The inclusion of salts in both supports resulted in less intense hysteresis loops (Figure 4b,c) and pore size distributions (Figure 4b,c), accompanied by a decrease in pore sizes, pore volumes, and specific surface areas (Table 2). It can be concluded that the salt nanoparticles been dispersed inside of mesopores of the supports. For example, after the introduction of LiCl into the W-46 support, the specific surface area (68 m2/g) and pore volume (0.196 cm3/g) of the composite decreased significantly (Table 2). The pore diameter (8.7 nm) of this composite was larger than the pore diameter (8.3 nm) of the composite with CaCl2.
Desorption temperatures for the composites were determined from the DTG curves for composites W-46 and ES-47, which are shown in Figure 5. The desorption temperature of water was completed for the W-46 samples in the following order: the W-46-CaCl2 sample (98 °C), the W-46-LiCl (88 °C), and the W-46 support (29 °C) (Figure 5a). Additionally, 88.0% of the water was desorbed from the composite containing LiCl, while a smaller amount of water (74.9%) was removed from the composite containing CaCl2. The DTG curves show one water loss for all samples prepared in water and ethanolic solution. Water can be removed from W-46 composites at 120 °C. For ES-47 composites, water desorption can be completed even at a lower temperature (100 °C). Desorption temperature for the ES-47-LiCl composite was 68 °C, while a slightly lower desorption temperature (62 °C) was observed for ES-47-CaCl2 (Figure 5b). Additionally, 75.0% and 60.8% of water was removed from the ES-47-LiCl and ES-47-CaCl2 composites, respectively.

3.2. Water Sorption Properties

The mesoporous γ-Al2O3 and composites exhibit Type V water sorption isotherms (Figure 6a), measured at 35 °C. The γ-Al2O3 supports showed weak hydrophilic properties, which are also characteristic of mesoporous silica materials [8]. It was observed that the water uptake increased slowly up to 0.08 g/g at a relative pressure of 0.7. Thereafter, the water sorption capacity increased suddenly from 0.08 g/g to 0.31 g/g, which is due to the mechanism of capillary condensation and shows the active role of the supports. Jabbari-Hichri [21] reported that mesoporous alumina impregnated with 14 wt% CaCl2 showed a water sorption capacity of 0.17 g/g. The composite W-46-LiCl (2.89 g/g) exhibited the highest maximal water sorption capacity of all composites, as determined from water sorption isotherms measured at 35 °C. The ES-47-LiCl sample showed the maximal water uptake of 1.00 g/g. Composites containing CaCl2 showed lower maximal water sorption capacities: 0.76 g/g for W-46-CaCl2 and 0.46 g/g for ES-47-CaCl2. At a relative pressure of 0.4, the W-46 composite with 10 wt% CaCl2, showed 4.5 times greater water uptake (4% versus 18%) than the support W-46 (not shown), while the composite with 15 wt% LiCl revealed 18 times greater water uptake than its support (4% versus 71%). It can be concluded that the presence of the salts in the γ-Al2O3 support increases the water sorption capacity of the composites, and the salt content affects the sorption performance of these composites. It should be emphasized that, among all the composites, only the composite W-46-CaCl2 exhibits a water sorption isotherm without hysteresis loop (Figure 6a) up a relative pressure of 0.4, which may further improve the heat storage performance. Small hysteresis is seen in W-46-LiCl, while both ES-47 composites show larger hysteresis of the water sorption isotherm (Figure 6a inset).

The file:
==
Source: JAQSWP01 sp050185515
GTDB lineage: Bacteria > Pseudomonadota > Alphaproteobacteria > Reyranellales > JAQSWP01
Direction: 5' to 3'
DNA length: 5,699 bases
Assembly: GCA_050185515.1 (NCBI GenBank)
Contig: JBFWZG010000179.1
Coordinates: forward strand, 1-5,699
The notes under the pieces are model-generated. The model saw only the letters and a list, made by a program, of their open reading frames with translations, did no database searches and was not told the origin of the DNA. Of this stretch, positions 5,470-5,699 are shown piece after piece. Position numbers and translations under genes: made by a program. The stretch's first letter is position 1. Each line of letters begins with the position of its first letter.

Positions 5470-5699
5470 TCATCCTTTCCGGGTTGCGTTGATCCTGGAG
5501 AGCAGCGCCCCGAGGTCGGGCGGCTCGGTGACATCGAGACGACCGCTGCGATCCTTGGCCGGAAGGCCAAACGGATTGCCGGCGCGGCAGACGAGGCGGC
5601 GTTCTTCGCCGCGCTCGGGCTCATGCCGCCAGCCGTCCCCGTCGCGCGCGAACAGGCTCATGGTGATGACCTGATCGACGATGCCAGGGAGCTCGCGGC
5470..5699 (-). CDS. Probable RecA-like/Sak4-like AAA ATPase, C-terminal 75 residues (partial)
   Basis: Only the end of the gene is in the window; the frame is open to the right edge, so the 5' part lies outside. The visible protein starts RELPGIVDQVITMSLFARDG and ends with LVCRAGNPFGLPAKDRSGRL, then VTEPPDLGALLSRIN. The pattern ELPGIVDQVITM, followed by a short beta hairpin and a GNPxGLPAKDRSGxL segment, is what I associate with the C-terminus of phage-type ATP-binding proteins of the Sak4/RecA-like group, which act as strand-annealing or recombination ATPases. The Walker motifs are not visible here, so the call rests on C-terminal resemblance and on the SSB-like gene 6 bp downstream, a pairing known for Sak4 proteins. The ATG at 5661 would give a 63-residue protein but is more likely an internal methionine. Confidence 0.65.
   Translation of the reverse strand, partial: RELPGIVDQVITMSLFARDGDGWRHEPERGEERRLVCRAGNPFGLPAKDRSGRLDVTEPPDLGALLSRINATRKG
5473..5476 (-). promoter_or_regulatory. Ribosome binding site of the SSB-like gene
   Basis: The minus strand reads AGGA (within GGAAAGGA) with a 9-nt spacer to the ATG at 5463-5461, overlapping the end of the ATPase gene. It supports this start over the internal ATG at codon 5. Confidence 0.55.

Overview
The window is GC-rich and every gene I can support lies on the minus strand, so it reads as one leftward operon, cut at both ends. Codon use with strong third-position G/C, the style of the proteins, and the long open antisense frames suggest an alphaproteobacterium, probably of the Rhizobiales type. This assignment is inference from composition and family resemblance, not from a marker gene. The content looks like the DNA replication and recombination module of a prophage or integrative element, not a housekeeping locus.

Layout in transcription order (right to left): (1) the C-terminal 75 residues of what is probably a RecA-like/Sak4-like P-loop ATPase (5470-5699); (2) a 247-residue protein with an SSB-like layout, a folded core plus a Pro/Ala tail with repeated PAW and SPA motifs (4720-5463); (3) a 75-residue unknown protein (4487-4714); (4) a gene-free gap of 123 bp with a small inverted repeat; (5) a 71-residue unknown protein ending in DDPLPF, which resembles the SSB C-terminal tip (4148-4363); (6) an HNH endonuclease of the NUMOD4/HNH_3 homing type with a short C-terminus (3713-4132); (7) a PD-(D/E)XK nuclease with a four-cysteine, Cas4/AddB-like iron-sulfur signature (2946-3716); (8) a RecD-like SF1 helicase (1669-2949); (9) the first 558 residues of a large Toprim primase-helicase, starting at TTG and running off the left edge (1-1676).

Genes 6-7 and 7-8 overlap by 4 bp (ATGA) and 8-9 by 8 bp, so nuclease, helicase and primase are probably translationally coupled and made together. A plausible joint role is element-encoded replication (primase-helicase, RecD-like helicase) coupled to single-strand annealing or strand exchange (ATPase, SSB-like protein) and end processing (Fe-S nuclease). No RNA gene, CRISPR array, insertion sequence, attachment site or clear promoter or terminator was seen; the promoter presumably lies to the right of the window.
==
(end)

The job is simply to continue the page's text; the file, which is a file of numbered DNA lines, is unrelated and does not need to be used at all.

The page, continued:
The comparison of the water sorption isotherms of W-46-CaCl2 and ES-47-CaCl2 revealed differences in the range of 0 < p/p0 < 0.4, with the W-46-CaCl2 sample showing slightly higher uptake, which is most likely due to the preparation procedure of the support in water. The water uptake at 0.4 relative pressure of the composite ES-47-CaCl2, which has uniform mesopores with an average pore size of 10.2 nm and a total pore volume (0.207 cm3/g), was 1.7% lower than the water uptake of the composite W-46-CaCl2 with a smaller pore diameter (8.3 nm) and a larger total pore volume (0.252 cm3/g). The water uptake curve of the composite with W-46-γ-Al2O3 and 15 wt% LiCl showed a plateau at 0.038 p/po due to the formation of lithium chloride hydrate [44], while this plateau was not observed for the composites with lower salt content.